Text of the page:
As the mice performed the task, the researchers used optogenetics to inhibit activity of either AV or AD neurons during three different parts of the task: the sample phase, which occurs during the first run; the delay phase, while they are waiting for the second run to begin; and the choice phase, when the mice make their decision which way to turn during the second run.
The researchers found that inhibiting AV neurons during the sample or choice phases had no effect on the mice’s performance, but when they suppressed AV activity during the delay phase, which lasted 10 seconds or longer, the mice performed much worse on the task.
This suggests that the AV neurons are most important for keeping information in mind while it is needed for a task. In contrast, inhibiting the AD neurons disrupted performance during the sample phase but had little effect during the delay phase. This finding was consistent with the research team’s earlier study showing that AD neurons are involved in forming memories of a physical space.
“The anterior thalamus in general is a spatial learning region, but the ventral neurons seem to be needed in this maintenance period, during this short delay,” Roy says. “Now we have two subdivisions within the anterior thalamus: one that seems to help with contextual learning and the other that actually helps with holding this information.”
The researchers then tested the effects of age on this circuit. They found that older mice (14 months) performed worse on the T-maze task and their AV neurons were less excitable. However, when the researchers artificially stimulated those neurons, the mice’s performance on the task dramatically improved.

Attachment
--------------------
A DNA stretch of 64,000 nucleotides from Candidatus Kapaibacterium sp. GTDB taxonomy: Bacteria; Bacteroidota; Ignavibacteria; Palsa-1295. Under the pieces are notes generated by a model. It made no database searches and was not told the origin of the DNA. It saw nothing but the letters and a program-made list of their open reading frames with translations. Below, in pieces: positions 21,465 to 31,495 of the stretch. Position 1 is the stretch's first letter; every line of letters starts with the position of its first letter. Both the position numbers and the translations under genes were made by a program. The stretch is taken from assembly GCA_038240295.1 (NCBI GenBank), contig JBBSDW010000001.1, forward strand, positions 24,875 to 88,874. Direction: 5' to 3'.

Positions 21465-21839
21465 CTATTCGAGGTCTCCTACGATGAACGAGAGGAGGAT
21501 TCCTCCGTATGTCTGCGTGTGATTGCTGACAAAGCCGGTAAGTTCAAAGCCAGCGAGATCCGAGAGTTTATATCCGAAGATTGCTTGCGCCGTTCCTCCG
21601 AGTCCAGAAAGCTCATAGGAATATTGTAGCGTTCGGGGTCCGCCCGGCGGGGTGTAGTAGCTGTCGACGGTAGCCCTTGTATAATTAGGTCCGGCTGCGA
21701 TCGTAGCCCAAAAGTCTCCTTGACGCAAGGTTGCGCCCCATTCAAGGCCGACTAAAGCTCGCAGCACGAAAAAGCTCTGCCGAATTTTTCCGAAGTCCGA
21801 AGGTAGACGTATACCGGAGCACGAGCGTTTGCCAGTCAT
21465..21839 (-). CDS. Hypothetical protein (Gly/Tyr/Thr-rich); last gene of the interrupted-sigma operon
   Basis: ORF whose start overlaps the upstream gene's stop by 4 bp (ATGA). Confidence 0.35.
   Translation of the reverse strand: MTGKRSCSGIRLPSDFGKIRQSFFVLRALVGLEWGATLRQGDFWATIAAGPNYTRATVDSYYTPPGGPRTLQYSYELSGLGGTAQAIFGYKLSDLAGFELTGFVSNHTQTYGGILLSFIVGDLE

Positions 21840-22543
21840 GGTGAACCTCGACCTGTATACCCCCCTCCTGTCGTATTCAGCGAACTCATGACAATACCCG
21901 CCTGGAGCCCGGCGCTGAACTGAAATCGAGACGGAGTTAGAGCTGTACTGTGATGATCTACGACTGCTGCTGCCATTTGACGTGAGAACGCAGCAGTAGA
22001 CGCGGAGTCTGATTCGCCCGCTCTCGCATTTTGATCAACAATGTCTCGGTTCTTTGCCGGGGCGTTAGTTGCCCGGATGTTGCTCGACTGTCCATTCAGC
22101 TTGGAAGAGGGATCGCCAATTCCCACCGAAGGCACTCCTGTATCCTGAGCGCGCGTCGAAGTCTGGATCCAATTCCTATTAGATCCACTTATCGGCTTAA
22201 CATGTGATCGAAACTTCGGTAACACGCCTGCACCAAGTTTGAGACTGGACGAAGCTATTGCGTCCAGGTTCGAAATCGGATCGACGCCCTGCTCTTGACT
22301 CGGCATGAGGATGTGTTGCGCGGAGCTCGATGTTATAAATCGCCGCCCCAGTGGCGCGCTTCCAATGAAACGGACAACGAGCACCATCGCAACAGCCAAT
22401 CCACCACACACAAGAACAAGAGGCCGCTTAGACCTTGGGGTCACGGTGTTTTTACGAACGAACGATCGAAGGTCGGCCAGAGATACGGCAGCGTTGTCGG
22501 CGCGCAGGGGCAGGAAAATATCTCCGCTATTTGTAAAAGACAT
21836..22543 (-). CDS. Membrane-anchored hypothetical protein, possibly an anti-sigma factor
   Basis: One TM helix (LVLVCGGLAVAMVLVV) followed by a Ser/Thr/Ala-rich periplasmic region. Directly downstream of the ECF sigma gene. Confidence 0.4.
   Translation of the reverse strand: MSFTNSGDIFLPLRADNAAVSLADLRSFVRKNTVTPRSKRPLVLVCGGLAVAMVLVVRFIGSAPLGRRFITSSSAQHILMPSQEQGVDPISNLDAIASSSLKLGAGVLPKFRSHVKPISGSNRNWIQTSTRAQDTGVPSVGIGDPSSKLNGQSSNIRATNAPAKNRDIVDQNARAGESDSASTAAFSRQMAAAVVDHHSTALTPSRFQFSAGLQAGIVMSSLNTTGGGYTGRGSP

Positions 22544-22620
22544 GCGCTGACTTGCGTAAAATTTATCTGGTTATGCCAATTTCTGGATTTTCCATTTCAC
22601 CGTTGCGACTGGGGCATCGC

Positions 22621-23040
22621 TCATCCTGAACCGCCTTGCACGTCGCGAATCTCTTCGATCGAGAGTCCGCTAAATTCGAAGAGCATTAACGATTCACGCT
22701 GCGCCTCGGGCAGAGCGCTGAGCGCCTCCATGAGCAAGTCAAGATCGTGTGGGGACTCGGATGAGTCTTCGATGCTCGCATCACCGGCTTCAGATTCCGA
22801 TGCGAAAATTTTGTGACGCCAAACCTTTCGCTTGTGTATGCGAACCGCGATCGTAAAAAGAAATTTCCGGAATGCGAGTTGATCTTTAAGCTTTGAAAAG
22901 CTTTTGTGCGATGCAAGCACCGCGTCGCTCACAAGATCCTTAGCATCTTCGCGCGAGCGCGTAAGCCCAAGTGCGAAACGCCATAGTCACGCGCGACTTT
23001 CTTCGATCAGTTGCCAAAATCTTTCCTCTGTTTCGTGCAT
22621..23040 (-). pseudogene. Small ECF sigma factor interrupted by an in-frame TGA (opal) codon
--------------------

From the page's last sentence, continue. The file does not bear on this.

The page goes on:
Another way to enhance performance in this memory task is to stimulate the prefrontal cortex, which also undergoes age-related decline. However, activating the prefrontal cortex also increases measures of anxiety in the mice, the researchers found.
“If we directly activate neurons in medial prefrontal cortex, it will also elicit anxiety-related behavior, but this will not happen during AV activation,” Zhang says. “That is an advantage of activating AV compared to prefrontal cortex.”
If a noninvasive or minimally invasive technology could be used to stimulate those neurons in the human brain, it could offer a way to help prevent age-related memory decline, the researchers say. They are now planning to perform single-cell RNA sequencing of neurons of the anterior thalamus to find genetic signatures that could be used to identify cells that would make the best targets.
The research was funded, in part, by the Stanley Center for Psychiatric Research at the Broad Institute, the Hock E. Tan and K. Lisa Yang Center for Autism Research at MIT, and the James and Patricia Poitras Center for Psychiatric Disorders Research at MIT.